Strategy

India Opens Doors To Foreign Direct Investors

Tara Loader Wilkinson, Asia Editor, Hong Kong, 4 January 2012

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In a landmark move, the Indian government this week opened up channels of liquidity by allowing qualified foreign investors to directly invest in the Indian equity market.

In a landmark move, the Indian government this week opened up channels of liquidity by allowing qualified foreign investors to directly invest in the Indian equity market.

The move is in order to “widen the class of investors, attract more foreign funds, and reduce market volatility and to deepen the Indian capital market,” said a statement from the government’s press bureau.

India’s government has been gradually opening up access to its equity market and last year allowed QFIs direct access to Indian mutual funds. This week’s decision is the next logical step in the same direction, it said.

“Foreign capital inflows to India have significantly grown in importance over the years. These flows have been influenced by strong domestic fundamentals and buoyant yields reflecting robust corporate sector performance.”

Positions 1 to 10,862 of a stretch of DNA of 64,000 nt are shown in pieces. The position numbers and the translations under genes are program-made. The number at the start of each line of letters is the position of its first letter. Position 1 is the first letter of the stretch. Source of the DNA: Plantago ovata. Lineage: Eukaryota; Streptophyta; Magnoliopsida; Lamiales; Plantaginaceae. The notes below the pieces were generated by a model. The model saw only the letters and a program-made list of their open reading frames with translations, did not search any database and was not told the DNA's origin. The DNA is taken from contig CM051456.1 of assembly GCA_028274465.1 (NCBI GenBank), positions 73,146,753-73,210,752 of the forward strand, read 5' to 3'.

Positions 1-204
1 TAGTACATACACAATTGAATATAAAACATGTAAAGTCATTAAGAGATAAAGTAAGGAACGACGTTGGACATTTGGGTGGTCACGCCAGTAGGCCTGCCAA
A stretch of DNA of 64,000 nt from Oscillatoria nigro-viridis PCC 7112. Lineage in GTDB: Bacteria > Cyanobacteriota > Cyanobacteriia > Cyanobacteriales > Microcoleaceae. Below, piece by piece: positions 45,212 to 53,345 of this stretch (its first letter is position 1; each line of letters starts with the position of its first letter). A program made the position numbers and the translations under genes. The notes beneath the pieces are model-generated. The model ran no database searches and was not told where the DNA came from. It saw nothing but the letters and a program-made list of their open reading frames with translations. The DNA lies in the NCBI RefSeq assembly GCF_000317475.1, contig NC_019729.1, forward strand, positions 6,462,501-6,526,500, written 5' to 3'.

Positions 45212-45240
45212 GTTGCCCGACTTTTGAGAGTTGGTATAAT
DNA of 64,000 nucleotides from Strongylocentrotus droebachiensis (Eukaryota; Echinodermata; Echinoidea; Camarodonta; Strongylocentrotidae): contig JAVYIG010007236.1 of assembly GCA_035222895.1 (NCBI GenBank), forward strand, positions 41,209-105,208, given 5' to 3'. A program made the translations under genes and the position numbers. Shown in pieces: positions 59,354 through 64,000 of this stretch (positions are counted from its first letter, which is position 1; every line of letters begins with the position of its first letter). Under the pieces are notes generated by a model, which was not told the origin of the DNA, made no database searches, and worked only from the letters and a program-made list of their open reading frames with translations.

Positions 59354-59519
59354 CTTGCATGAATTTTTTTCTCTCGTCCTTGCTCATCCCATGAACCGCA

While the move itself may not have a huge impact initially, Avinash Vazirani, manager of asset manager Jupiter's India Fund, believes that the boost in sentiment will mark an important long-term shift in investor confidence.

“The direct impact on foreign investment will be limited, partly due to tax registration requirements for participating investors, the government’s decision indicates a more investor-friendly stance and it is this that is likely to boost sentiment,” he said.

“Perhaps more significantly, in 2012 we have already seen the release of purchasing managers’ index data for December which, at a level of 54.2, indicates better-than-expected economic expansion. I believe that the fall in the equity index over 2011 (over 20 per cent in local currency) alongside the depreciation of the rupee (down 19 per cent against the US dollar over the year) currently leaves equity valuations at a very attractive entry point for investors," he said. 

Others agree that although more funds may flow, the greatest impact of the move will be felt in the message sent to global investors, than as a catalyst for change in itself. 

“This forthcoming change in regulation sends out a positive signal and is good news for the Indian equity landscape. It should help to broaden the shareholder base, attract a greater fund flow, reducing volatility and helping to strengthen the currency. Alongside the strong economic growth story, this recent trend of increased deregulation of both the Indian equity and fixed interest markets continues to act as a driver for renewed interest in the Indian capital markets.  These changes are well timed, further re-iterating India’s exciting investment opportunity," said David Cornell, managing director of asset manager Ocean Dial Advisors India.

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